On Saturday, June 18 2011 Wietse, Kevin (Papke) and I stole a day on Mosquito Mountain along the Icefields Parkway in Banff National Park. The weather forecast was dreary but we all really wanted to get out and stand on a summit. I’d been planning a fall trip up Mosquito for a few years already, but since So posted a TR from early June on this summit I thought “why not do it now” and so we made plans.
On Sunday, June 12 2011 I decided that I needed a break from work and headed off to the mountains for some “me” time. I had an idea in the back of my mind that if the weather looked decent I would attempt a short, but difficult, scramble out of Andrew Nugara’s book – Mount Baldy via the West Ridge. As I drove into K-country I noticed that the weather was cooperating. There was a mix of sun and cloud with some scattered showers but nothing too dramatic.
Summit Elevation (m): 2868Elevation Gain (m): 1000Round Trip Time (hr): 7Total Trip Distance (km): 15Quick ‘n Dirty Rating: Class 2/3 – you fall, you break your leg. Unless you’re caught in an avalanche – then you could die.Difficulty Notes: Winter ascent includes serious avalanche risks. Learn how to manage these risks and perform avalanche burial rescues before attempting this trip. GPS Track Download: Download GPX File (right-click, save-as)Technical Rating: OT4 – Skiing; YDS (3rd)Map: Google Maps On Saturday, April 09 2011 So and I did the Bow Peak winter […]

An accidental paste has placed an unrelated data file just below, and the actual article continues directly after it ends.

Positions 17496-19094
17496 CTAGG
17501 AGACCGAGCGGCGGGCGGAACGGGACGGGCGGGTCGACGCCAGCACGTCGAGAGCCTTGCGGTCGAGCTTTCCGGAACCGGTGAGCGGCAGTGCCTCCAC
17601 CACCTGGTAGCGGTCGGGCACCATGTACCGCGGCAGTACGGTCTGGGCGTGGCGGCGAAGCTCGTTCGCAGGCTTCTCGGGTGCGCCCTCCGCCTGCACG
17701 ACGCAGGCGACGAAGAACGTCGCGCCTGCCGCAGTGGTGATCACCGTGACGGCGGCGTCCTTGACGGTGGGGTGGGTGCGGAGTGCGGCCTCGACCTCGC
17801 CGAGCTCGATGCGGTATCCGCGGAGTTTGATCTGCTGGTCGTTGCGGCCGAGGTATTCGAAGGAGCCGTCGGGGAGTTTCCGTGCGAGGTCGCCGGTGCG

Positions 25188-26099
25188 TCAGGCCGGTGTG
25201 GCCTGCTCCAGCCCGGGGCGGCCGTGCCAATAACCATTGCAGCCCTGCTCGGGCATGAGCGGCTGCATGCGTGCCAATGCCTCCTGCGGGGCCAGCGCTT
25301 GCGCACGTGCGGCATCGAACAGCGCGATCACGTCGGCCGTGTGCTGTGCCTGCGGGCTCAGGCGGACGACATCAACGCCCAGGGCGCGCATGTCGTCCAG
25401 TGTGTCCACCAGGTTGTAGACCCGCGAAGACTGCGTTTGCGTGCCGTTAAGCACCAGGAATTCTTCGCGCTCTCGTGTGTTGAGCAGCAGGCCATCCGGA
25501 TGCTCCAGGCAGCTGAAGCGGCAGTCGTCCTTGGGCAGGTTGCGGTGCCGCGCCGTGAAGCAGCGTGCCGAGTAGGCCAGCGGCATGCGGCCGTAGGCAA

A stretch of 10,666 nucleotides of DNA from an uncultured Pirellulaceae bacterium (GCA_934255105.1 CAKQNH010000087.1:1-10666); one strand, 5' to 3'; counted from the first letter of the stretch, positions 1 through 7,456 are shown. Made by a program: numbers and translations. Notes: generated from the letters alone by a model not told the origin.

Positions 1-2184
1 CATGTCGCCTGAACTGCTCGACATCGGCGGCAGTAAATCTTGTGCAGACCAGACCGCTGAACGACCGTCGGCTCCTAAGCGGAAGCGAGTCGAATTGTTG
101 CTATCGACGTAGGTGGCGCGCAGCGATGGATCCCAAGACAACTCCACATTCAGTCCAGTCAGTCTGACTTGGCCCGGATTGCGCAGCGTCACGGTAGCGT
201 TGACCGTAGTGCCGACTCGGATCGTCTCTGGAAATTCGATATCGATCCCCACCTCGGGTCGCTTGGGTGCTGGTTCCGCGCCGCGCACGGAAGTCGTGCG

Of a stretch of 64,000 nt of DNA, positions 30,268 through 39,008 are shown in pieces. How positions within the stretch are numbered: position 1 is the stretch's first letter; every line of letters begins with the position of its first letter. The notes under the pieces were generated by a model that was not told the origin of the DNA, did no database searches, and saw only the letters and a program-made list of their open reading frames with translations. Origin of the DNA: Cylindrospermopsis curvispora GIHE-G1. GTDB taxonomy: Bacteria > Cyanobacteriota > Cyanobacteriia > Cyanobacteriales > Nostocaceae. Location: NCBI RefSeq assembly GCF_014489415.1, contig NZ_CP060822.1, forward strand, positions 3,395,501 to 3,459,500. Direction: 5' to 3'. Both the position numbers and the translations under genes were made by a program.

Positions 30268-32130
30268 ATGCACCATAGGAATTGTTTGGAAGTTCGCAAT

I made it this time! After a previous attempt at the summit of Jimmy Simpson with Raff and Josh in January of 2007 I returned 3.5 years later and bagged it via the other side on a gorgeous fall day. Ironically there was probably more snow in October than we had on our first attempt in January. Originally I had a trip planned with Kerry to do Cathedral Mountain. Due to fresh snow of unknown quantity and an aversion to a 03:00 wake-up time we canceled those plans on Friday evening. I knew what I’d replace it with – I was in the mood to try a solo jaunt up Jimmy Simpson.
After scrambling Mount Kent the day before I was up at 04:30 on Thursday, September 30 2010 to spend a few solitary days in the Lake O’Hara region of Yoho National Park. Of course, I realized that I would not be alone in this beautiful area, but I needed a few days of peace and meditation before starting a new contract and getting back to the real world again. Amazingly I managed to book a spot at the Elizabeth Parker ACC hut with only a week’s notice – normally you have to play a lottery the previous year just for the right to book a spot!
On Wednesday, September 29 2010 I was joined by Wietse and Johan on a scramble up Mount Kent. Kent is described by Andrew Nugara as a moderate scramble on slabs and scree with a rewarding view considering its modest height. We found Nugara’s description very accurate. Following his directions we reached the summit with no major issues.